12. Yup, definitely possible. It can potentially cause breaks in unintended spots which, for certain languages, are just unacceptable, so that has to be considered as well. It's still an option, though. A soft hyphen or <wbr> are options that allow direct control of where breaks should occur, if any, and one must consider what is best for their project and use-case. Thanks for providing the linked resource, aagd! @BitPoet and @Alf S. thank you for reporting back!
  13. I just tested this a bit with HTMLPurifier, and (at least in quick testing) was unable to prevent it (as far as I could tell) from removing the HTML equivalent of the character (using &shy;, or pasting a rendered version of it in directly). Searching the internet as a whole doesn't seem to give much specific information either. Since &amp; worked but &shy; did not, I'm not entirely sure what's going on internally without auditing the underlying code (for HTMLPurifier), and would likely have to do the same for CKEditor and/or ProcessWire. If you change the field from a WYSIWYG interface to a simple textarea, does it work as expected? If so, you might need a CKEditor plugin for the soft hyphen, but I'm simply guessing. In the one Stack Overflow topic I found, most people actually recommended using <wbr> over a soft hyphen - why do you feel it's "kinda outdated"? With the exception of Internet Explorer 11, it has full browser support, and if it works right now (whereas soft hyphen does not) then that's less time you'd need to worry about it. As for the lack of a hyphen, there might be some CSS solutions there, but I'm unsure how well they'd work out. One last thought: I didn't test this in ProcessWire myself -- are you sure it's not just converting the text of &shy; to \u00ad in the database?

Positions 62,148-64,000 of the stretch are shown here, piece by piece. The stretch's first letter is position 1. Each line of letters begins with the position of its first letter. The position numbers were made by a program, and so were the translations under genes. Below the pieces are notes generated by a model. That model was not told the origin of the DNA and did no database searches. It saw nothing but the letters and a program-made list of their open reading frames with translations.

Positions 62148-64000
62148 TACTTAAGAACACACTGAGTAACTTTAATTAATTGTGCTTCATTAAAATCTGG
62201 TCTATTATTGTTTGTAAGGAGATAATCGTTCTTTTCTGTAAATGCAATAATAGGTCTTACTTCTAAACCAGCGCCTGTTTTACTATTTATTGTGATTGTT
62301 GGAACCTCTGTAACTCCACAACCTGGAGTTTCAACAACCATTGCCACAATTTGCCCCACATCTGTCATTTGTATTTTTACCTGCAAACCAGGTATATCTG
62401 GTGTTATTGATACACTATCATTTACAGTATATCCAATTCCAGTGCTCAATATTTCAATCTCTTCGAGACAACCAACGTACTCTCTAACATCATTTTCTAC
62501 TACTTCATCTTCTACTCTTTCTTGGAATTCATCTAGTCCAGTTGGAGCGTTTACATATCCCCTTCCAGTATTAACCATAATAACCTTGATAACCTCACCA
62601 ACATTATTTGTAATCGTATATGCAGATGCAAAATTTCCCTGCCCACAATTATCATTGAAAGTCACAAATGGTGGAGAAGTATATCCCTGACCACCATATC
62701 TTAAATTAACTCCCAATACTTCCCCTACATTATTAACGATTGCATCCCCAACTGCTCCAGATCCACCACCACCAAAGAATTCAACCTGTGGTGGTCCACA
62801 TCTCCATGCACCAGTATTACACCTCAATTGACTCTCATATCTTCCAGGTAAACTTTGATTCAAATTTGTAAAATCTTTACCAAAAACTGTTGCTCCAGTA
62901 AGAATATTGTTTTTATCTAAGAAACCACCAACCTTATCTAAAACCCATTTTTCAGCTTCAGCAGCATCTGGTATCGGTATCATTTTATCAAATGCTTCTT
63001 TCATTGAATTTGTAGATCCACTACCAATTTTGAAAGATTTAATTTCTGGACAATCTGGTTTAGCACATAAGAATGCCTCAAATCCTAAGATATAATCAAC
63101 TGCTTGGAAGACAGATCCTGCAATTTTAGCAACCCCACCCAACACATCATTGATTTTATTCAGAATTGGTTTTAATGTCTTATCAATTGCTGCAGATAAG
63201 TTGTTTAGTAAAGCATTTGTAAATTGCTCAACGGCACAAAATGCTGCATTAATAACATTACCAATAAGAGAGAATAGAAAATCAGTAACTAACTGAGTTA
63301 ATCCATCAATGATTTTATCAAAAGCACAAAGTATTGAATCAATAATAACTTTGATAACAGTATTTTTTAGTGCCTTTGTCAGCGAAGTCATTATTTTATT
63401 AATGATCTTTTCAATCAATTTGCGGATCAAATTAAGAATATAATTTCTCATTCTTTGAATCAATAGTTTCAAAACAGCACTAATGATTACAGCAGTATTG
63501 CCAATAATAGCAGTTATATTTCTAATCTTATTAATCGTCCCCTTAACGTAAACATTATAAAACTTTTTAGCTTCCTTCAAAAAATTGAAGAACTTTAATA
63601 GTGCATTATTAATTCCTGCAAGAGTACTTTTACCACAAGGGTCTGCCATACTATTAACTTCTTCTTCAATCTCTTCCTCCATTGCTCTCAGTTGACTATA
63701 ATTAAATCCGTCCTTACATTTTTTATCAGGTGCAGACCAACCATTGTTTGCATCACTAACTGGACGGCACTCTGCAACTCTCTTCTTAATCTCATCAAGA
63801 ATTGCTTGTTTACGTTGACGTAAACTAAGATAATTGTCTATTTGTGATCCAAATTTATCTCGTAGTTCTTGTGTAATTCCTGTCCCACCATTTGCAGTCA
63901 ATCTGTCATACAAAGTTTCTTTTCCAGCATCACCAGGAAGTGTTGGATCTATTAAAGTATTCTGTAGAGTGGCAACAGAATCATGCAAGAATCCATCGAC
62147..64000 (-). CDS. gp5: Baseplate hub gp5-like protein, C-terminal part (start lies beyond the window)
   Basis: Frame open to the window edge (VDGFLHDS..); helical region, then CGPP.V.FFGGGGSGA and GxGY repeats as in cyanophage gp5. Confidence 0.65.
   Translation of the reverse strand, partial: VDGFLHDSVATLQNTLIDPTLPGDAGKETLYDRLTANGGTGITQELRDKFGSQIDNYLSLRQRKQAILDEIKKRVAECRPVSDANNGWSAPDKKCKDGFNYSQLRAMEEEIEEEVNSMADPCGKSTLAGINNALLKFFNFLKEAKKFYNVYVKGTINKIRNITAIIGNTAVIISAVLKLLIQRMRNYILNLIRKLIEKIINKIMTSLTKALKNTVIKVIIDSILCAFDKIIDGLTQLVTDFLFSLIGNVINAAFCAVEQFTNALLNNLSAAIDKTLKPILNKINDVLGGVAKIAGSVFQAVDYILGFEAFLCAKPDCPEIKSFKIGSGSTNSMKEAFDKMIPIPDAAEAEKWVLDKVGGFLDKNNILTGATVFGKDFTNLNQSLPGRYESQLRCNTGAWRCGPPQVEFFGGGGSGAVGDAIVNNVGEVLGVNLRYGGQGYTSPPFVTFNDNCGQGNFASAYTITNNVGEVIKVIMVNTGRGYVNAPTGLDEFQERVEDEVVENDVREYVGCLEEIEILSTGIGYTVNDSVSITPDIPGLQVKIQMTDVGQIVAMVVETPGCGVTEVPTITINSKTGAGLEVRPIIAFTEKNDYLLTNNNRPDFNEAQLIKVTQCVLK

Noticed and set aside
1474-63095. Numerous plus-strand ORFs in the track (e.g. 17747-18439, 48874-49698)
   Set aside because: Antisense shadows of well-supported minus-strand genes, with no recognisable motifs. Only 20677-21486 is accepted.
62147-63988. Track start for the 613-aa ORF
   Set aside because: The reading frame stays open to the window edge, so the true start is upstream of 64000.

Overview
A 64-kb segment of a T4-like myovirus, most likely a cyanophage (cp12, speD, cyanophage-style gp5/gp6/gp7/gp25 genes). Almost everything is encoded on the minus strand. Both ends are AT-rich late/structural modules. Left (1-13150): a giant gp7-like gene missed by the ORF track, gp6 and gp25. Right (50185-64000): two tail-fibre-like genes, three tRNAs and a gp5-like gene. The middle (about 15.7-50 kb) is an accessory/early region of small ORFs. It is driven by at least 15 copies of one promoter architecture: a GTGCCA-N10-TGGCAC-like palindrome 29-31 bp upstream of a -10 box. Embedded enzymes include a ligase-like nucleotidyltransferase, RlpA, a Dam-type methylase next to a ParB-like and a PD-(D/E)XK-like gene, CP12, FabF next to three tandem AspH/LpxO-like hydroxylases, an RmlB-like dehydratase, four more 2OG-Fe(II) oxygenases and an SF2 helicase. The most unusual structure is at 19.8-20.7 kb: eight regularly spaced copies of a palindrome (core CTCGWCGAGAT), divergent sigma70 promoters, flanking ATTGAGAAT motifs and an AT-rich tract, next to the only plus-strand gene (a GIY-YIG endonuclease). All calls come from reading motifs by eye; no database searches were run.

14. Hello da², I still stand by my comment in that you are in compliance, a warning is not the same as an error, and attempting to circumvent the current processing of text for the sake of clearing a warning may cause more harm than good. That said, this topic came up back in October, and the linked topic should provide you with possible workarounds, if you decide to take them: EDIT: For any modules that output their own HTML (ex: InputfieldText's ___render() method), you'd need to find, and then override the module's own output method to fix; or setup and run all of your generated HTML through a post-processor.
  15. Hey Ryan, Thanks for replying and confirming my assertions above, and also thanks for identifying your intentions of its purpose. That was what I figured it was for (primarily cleaning pasted content from other rich text editors). I could see some end-users copying and pasting from other websites, or even other owned properties of theirs and, if sharing a CSS theme, expecting a similar output. To be frank, I don't even think I would want that to work, but I wanted to test just to be sure how versatile the Pastefilter was, and what its limitations were. As for pattern matching attributes or values, I can't currently imagine a necessity for that particular use-case, and until there is one out there by someone, I don't think there's any need to even consider building it into core. Regardless, I'm pretty stoked for this additional functionality for cleaning pasted content!